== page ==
Abiy WendifrawApril 15, 2021
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1min8540

In the shadow of Abebe Bikila’s colossal fame is Addis Gezahegn, the first Ethiopian and African woman to win a major marathon. She finished the 1991 Rotterdam Marathon in 2:35:04, a record at the time for an African woman. She also competed in Tokyo in 1990, the Barcelona Olympic Games in 1992, and a in a total of 30 international tournaments.
She usually ran in men’s races, as separate races for women were almost nonexistent. Addis participated in the annual Abebe Bikila Marathon for men in Addis Ababa in 1989, her first ever 42 kilometers. Her spontaneous performance and non-fatigable physique could not pass unnoted by talent explorers of the national squad. At 155 centimeters high and weighing 45 kilograms, Addis still runs as a life experience, though she retired in 2011. EBR’s Abiy Wendifraw, chatted with the sport’s stuntwoman about her captivating story.


Abiy WendifrawMarch 15, 2021
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1min3410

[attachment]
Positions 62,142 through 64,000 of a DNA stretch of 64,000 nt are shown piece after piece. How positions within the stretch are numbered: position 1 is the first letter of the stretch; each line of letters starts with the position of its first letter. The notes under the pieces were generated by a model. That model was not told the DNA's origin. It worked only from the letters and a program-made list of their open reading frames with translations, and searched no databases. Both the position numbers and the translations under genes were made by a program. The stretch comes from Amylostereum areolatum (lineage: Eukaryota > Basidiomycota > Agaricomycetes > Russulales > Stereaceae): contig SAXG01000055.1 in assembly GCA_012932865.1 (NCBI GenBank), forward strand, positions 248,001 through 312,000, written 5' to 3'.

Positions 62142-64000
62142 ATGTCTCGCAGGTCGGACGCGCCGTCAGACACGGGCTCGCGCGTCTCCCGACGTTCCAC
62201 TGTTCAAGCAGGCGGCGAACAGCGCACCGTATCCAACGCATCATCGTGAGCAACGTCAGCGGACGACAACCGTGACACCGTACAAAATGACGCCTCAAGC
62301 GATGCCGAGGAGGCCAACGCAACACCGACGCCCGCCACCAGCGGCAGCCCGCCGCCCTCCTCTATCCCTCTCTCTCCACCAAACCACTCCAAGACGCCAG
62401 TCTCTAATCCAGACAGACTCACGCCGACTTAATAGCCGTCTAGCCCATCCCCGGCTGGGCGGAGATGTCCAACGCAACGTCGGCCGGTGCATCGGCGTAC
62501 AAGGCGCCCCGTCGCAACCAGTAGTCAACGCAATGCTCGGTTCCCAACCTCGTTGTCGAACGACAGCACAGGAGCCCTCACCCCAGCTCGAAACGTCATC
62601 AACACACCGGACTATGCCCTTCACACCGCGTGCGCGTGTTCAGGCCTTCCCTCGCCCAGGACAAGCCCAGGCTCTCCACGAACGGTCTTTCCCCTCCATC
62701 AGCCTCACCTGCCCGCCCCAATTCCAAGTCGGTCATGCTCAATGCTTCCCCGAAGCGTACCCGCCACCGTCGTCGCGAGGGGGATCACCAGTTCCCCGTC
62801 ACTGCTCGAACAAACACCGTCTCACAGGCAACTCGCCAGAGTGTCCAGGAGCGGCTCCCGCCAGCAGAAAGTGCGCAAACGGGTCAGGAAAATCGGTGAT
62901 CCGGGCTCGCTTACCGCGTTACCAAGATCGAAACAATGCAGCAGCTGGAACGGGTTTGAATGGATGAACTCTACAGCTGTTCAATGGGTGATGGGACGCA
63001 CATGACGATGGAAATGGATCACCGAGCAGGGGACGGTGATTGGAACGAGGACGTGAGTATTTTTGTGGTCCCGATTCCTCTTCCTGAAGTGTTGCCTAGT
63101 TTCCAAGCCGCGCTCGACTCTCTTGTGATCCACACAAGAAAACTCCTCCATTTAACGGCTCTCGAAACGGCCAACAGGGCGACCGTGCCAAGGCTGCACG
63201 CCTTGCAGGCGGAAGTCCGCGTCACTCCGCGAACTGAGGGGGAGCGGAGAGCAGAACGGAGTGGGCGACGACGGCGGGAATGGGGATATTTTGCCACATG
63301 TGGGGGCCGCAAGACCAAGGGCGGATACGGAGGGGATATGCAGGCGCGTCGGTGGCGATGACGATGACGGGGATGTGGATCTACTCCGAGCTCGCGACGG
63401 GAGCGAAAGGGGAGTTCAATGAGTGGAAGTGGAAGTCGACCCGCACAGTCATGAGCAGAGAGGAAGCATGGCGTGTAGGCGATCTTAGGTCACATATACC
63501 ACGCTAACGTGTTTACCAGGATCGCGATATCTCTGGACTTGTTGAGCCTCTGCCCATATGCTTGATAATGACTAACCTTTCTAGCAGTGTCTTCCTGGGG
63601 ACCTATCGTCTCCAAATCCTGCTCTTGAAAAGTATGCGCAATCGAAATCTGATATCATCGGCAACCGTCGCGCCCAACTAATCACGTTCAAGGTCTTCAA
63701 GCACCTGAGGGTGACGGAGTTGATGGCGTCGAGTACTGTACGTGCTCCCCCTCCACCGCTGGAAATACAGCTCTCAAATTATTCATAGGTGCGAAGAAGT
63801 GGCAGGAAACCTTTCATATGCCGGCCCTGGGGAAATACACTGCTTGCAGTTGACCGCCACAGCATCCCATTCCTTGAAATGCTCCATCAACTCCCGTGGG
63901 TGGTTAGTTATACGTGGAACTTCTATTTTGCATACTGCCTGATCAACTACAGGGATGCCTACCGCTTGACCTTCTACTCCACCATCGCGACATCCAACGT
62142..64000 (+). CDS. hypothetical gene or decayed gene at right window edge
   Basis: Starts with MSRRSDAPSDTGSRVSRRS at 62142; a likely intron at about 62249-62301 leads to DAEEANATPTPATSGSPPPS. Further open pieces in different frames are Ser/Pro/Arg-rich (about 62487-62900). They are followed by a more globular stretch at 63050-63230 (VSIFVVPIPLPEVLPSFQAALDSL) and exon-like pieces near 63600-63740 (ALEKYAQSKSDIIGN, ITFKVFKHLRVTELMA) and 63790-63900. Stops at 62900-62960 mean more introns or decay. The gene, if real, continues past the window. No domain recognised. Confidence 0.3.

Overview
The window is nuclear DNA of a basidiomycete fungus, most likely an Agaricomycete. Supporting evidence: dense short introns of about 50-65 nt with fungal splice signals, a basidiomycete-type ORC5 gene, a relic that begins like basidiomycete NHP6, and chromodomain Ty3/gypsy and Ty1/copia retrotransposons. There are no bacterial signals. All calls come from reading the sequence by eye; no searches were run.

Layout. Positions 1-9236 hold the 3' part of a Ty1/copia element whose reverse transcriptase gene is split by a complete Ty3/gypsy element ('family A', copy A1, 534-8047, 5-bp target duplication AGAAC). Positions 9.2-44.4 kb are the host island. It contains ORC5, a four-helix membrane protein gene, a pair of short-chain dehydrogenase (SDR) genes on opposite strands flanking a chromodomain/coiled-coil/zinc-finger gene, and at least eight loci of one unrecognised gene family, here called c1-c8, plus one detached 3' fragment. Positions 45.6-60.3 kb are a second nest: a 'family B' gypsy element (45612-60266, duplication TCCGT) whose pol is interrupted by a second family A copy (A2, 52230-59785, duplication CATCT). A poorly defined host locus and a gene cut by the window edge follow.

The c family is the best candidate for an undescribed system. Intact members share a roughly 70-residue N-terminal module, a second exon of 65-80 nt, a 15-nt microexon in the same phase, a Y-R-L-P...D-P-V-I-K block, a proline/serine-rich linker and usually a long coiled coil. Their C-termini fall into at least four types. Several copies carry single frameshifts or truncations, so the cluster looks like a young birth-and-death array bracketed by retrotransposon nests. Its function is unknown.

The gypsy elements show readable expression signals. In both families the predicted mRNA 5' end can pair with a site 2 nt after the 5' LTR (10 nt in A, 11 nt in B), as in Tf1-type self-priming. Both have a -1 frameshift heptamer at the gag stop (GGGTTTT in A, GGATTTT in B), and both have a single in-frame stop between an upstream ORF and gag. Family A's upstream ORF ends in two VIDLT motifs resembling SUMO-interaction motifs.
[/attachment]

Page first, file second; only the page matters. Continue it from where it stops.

For the sport community, the Olympics are almost a ritual coming every four years but taking a lifetime of preparation. There were only few unfortunate years including during the world wars that forced the world’s greatest sporting festival to not be held. But this time, it is the invisible virus that forced the rescheduling of the Tokyo Olympic Games.
The cost was not only endured by Japan. Especially in track athletics, where Ethiopia beginning with Abebe Bikila had reigned supreme alongside its neighbor Kenya, Ethiopian athletes were dropping every sweat for the Tokyo tournament. EBR’s Abiy Wendifraw witnessed the emotional breakdown hard-trained athletes faced upon the postponed, and possibly cancelled, Olympics.


Abiy WendifrawJanuary 16, 2021